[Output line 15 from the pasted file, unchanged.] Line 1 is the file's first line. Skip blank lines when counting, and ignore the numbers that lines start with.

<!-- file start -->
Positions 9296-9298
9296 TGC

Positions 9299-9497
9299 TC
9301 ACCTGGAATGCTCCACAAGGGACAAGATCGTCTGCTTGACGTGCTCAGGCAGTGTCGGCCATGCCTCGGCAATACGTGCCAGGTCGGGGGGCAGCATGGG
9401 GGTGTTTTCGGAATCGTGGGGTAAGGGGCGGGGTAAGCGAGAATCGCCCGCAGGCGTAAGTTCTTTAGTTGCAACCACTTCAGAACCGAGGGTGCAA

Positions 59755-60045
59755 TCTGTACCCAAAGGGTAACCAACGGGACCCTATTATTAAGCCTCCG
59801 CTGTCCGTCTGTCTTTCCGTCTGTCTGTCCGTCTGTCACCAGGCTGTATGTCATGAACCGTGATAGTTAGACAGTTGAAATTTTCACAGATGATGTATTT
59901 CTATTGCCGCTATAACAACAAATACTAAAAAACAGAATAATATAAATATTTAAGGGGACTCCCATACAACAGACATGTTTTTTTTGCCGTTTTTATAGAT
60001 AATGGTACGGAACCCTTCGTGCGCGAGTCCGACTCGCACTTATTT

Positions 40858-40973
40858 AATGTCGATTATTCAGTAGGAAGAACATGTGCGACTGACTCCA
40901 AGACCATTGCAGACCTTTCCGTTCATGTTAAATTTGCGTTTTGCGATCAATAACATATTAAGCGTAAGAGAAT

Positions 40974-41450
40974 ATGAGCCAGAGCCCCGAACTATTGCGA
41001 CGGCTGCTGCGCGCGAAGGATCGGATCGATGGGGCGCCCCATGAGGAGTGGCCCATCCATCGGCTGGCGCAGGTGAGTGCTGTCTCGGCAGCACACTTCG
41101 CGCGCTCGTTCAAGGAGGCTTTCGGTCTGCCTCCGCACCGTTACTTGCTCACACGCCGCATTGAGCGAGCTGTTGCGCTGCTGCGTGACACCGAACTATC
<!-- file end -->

Positions 40974-41450